“Blessed are they that mourn: for they shall be comforted.” (Matthew 5:4)
Lazarus, the beggar, died at the rich man’s gate – most likely from starvation. The rich man died also, perhaps from overeating since he “fared sumptuously every day.” The poor man was carried by angels into paradise; the body of the rich man went into the grave but his eternal soul went into the lowest hell. When the rich man lifted up his eyes in hell and saw the comforts Lazarus was now receiving in Abraham’s bosom, the roles were suddenly reversed and he became the beggar, pleading for a drop of water to alleviate his torment. But scripture would now be fulfilled in his life: “Whoso stoppeth his ears at the cry of the poor, he also shall cry himself, but shall not be heard.” (Proverbs 21:13) Abraham answered: “Son, remember that thou in thy lifetime receivedst thy good things, and likewise Lazarus evil things: but now he is comforted, and thou art tormented.” (Luke 16:25)
The “good things” in this life are fleeting. Likewise, the sufferings and deprivations of this life will soon be replaced by an eternity of comfort, glory, and bliss. “For our light affliction, which is but for a moment, worketh for us a far more exceeding and eternal weight of glory” (2 Corinthians 4:17) When it came to the things of this world, Jesus had clear words to both the “haves” and the “have nots.”
“Blessed be ye poor: for yours is the kingdom of God. Blessed are ye that hunger now: for ye shall be filled. Blessed are ye that weep now: for ye shall laugh. Blessed are ye, when men shall hate you, and when they shall separate you from their company, and shall reproach you, and cast out your name as evil, for the Son of man’s sake. Rejoice ye in that day, and leap for joy: for, behold, your reward is great in heaven: for in the like manner did their fathers unto the prophets. But woe unto you that are rich! for ye have received your consolation. Woe unto you that are full! for ye shall hunger. Woe unto you that laugh now! for ye shall mourn and weep. Woe unto you, when all men shall speak well of you! for so did their fathers to the false prophets.” (Luke 6:20-26)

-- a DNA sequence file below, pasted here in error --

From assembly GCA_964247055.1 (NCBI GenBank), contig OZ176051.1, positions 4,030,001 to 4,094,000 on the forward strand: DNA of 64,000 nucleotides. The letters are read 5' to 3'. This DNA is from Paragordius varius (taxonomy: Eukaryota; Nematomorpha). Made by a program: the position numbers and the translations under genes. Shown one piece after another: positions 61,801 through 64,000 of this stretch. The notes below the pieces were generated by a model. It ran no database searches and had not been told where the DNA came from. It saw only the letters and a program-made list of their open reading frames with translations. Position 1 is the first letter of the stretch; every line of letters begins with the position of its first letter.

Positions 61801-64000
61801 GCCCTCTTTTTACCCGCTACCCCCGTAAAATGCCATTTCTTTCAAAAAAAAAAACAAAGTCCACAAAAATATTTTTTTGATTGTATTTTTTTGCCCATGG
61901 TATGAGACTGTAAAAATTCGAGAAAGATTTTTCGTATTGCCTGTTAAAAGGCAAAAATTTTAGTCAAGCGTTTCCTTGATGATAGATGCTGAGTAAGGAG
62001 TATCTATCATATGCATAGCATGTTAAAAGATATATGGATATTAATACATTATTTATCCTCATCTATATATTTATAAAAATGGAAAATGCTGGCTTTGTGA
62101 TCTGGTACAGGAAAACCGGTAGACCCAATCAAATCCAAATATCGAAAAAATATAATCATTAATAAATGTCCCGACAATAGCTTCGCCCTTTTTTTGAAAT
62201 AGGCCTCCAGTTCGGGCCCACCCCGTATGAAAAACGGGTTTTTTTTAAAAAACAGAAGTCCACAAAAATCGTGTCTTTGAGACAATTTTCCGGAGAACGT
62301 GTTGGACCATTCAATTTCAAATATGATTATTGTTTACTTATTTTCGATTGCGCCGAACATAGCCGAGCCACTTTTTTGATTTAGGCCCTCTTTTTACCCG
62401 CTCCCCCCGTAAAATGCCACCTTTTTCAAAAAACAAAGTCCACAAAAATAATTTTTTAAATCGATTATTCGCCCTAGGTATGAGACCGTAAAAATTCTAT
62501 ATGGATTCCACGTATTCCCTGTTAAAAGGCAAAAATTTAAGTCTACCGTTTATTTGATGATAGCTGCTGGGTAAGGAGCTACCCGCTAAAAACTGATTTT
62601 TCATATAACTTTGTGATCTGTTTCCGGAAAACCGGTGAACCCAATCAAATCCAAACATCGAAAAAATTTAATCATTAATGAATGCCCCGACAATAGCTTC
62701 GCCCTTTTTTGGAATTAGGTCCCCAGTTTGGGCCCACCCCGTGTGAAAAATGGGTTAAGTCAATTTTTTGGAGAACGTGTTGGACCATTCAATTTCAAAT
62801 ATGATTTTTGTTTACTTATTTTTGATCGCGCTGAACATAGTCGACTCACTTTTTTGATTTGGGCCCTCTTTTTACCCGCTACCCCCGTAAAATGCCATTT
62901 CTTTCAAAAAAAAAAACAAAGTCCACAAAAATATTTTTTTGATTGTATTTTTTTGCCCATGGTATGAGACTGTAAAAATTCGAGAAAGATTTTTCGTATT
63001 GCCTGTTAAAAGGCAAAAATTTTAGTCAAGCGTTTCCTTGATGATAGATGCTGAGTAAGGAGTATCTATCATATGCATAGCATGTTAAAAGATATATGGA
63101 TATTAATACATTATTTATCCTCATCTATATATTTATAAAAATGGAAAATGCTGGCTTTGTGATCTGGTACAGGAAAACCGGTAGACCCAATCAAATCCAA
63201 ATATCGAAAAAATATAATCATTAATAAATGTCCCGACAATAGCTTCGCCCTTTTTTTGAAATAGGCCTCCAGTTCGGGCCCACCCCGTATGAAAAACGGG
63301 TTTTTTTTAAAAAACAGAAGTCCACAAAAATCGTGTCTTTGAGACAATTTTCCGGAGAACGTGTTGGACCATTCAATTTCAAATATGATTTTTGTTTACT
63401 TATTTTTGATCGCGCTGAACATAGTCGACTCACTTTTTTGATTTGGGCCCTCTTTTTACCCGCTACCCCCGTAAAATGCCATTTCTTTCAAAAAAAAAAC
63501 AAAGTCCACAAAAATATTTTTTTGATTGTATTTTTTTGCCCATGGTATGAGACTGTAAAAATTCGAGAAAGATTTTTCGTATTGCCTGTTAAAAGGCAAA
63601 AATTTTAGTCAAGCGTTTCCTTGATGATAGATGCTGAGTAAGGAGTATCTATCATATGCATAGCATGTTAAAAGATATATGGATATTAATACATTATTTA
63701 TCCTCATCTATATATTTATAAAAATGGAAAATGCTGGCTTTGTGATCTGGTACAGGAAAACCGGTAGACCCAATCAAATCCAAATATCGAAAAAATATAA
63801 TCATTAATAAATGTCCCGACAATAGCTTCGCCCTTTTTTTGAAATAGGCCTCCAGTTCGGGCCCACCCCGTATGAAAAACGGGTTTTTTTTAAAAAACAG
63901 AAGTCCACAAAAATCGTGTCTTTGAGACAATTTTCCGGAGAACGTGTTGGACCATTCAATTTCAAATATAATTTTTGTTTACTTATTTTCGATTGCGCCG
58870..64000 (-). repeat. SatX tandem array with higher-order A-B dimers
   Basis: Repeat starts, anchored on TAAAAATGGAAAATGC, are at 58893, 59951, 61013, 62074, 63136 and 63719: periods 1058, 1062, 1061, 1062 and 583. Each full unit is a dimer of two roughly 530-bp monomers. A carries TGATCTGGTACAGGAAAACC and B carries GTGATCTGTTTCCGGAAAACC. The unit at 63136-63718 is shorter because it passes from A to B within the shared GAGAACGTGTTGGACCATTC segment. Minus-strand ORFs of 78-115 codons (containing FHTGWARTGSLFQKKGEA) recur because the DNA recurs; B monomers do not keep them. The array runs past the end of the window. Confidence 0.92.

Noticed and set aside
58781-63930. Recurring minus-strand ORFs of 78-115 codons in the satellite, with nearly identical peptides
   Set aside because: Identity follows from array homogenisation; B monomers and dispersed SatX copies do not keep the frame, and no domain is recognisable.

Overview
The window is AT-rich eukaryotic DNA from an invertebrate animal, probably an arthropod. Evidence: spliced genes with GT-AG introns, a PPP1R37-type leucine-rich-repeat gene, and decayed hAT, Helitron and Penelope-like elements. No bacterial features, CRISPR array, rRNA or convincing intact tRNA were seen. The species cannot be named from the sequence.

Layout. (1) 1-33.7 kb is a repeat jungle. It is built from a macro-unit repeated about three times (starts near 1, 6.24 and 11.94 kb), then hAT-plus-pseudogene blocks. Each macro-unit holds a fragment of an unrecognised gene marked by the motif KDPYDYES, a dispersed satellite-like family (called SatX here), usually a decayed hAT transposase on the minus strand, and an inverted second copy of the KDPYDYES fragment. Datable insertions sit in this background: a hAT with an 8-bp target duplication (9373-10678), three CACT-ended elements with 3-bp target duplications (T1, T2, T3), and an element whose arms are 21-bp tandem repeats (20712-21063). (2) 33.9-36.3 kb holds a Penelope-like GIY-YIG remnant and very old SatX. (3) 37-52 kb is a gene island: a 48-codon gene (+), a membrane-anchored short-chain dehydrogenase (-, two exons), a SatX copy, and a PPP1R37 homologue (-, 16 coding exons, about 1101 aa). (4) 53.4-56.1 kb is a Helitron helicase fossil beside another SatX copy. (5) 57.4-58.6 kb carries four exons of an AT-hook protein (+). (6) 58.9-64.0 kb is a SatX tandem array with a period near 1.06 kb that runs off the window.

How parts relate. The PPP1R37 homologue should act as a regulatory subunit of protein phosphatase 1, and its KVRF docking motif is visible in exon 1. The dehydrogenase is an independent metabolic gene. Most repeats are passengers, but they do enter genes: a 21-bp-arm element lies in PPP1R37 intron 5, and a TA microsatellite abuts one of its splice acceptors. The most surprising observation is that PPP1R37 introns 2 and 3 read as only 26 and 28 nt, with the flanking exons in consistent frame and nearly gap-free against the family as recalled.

There are those who mourn over their lack of this life’s good things. Their distress and humiliation over being in want works in them envy, hatred, sorrow, and strife. But what does it profit a man if he has gained the whole world and lost his soul? Isn’t it better to have nothing in this life, and possess life eternal with God? There are those whose “eyes stand out with fatness: they have more than heart could wish.” (Psalm 73:7) But their end will not be blessed, for God has “set them in slippery places: thou castedst them down into destruction. How are they brought into desolation, as in a moment! they are utterly consumed with terrors.” (Psalm 73:18,19)
The tables will be turned. No amount of “sunshine” in this life will comfort those consigned to utter and eternal darkness. While every dark day that the righteous spend in this short life, cut off from the “good” which the wicked now enjoy, will be more than made up for by everlasting joy and comfort in the life to come.
There will be no weeping in heaven. There will be no laughter in hell.